The disaster that unfolded here Monday night—improper recording of results, failed transmission of precinct tallies, botched management of the voting procedures themselves—will leave no recourse for the national parties. Iowa’s blood has been in the water for years, its sacred-cow status a source of resentment for states like Florida and Michigan that claim to be more representative of the nation. Iowa has survived, cycle after cycle, on the strength of strategic alliances, none more critical than between the Democratic and Republican parties in the state, each one recognizing that one’s failure could doom the tradition clung to by both…

For Iowa to fall in this manner is at once predictable and inexcusable. The state’s Democratic Party had four years to train and prepare for its most essential responsibility: the administering of an efficient, transparent, accurate caucus process. In fairness, this is no easy task; the byzantine rules of Iowa’s voting system, compounded by recent changes that added additional layers of confusion, demand some degree of grace from candidates and pundits alike. But Iowa Democrats didn’t just fail in their responsibility. They failed spectacularly. They failed in such complete and humiliating fashion that no one will remember who won the 2020 caucuses, only that Iowa lost. Instead of punching three tickets to New Hampshire, the state etched its place in electoral infamy.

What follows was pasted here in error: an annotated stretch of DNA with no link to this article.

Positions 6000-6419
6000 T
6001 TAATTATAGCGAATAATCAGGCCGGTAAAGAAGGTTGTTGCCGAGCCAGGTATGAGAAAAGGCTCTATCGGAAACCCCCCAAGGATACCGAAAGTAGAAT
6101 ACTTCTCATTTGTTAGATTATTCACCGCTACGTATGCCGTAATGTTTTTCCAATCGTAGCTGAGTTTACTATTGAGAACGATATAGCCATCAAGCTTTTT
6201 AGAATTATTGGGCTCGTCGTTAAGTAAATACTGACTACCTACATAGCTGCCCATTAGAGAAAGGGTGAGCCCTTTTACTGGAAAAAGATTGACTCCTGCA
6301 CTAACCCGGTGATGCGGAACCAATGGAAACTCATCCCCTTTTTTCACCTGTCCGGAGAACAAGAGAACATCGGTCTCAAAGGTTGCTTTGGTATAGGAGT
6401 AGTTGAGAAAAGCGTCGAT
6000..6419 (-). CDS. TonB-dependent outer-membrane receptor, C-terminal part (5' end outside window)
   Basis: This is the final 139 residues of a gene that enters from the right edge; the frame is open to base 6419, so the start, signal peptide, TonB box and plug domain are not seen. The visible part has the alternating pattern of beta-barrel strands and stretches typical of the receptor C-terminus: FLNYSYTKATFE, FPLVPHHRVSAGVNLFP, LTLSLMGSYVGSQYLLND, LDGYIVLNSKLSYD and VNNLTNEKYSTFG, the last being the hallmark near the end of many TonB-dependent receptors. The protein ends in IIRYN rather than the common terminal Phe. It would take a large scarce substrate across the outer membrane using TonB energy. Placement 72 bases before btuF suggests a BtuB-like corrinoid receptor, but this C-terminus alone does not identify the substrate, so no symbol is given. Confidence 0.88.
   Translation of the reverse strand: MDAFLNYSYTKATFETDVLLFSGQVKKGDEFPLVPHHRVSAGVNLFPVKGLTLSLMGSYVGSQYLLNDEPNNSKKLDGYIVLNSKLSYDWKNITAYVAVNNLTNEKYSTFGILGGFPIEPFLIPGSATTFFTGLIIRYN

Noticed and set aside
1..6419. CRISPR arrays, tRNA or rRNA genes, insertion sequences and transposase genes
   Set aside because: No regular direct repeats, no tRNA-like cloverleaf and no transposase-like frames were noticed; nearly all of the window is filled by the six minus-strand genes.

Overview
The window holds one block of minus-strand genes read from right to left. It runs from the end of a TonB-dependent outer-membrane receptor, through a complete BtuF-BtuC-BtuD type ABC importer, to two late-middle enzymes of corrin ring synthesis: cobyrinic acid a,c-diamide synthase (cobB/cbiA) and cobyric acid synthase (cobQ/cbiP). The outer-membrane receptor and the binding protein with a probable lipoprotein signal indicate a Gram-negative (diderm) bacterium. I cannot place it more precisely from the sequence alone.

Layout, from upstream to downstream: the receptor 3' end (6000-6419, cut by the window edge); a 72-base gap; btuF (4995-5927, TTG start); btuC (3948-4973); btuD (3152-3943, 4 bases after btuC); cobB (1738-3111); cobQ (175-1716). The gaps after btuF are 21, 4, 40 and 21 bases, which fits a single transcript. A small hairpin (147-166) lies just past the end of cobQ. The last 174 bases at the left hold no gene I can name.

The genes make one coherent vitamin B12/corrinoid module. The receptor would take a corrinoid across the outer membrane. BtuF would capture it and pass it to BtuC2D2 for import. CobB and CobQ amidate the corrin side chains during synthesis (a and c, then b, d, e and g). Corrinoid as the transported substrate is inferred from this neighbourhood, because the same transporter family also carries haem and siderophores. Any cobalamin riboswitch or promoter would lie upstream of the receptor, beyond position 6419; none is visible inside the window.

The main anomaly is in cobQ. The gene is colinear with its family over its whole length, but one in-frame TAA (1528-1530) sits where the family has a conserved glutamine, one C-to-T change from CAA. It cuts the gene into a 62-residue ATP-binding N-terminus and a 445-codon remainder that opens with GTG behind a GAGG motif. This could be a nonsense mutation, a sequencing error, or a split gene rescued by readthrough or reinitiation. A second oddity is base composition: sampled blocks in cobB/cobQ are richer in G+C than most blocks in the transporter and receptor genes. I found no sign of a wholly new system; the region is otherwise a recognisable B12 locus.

The timing couldn’t have been worse. With the country still reeling from unprecedented foreign interference into the 2016 campaign, and Democrats elevating the issue of election security as critical to the unseating of President Trump, Monday night’s fiasco hardly inspired confidence in the party—much less in the institution of the ballot box.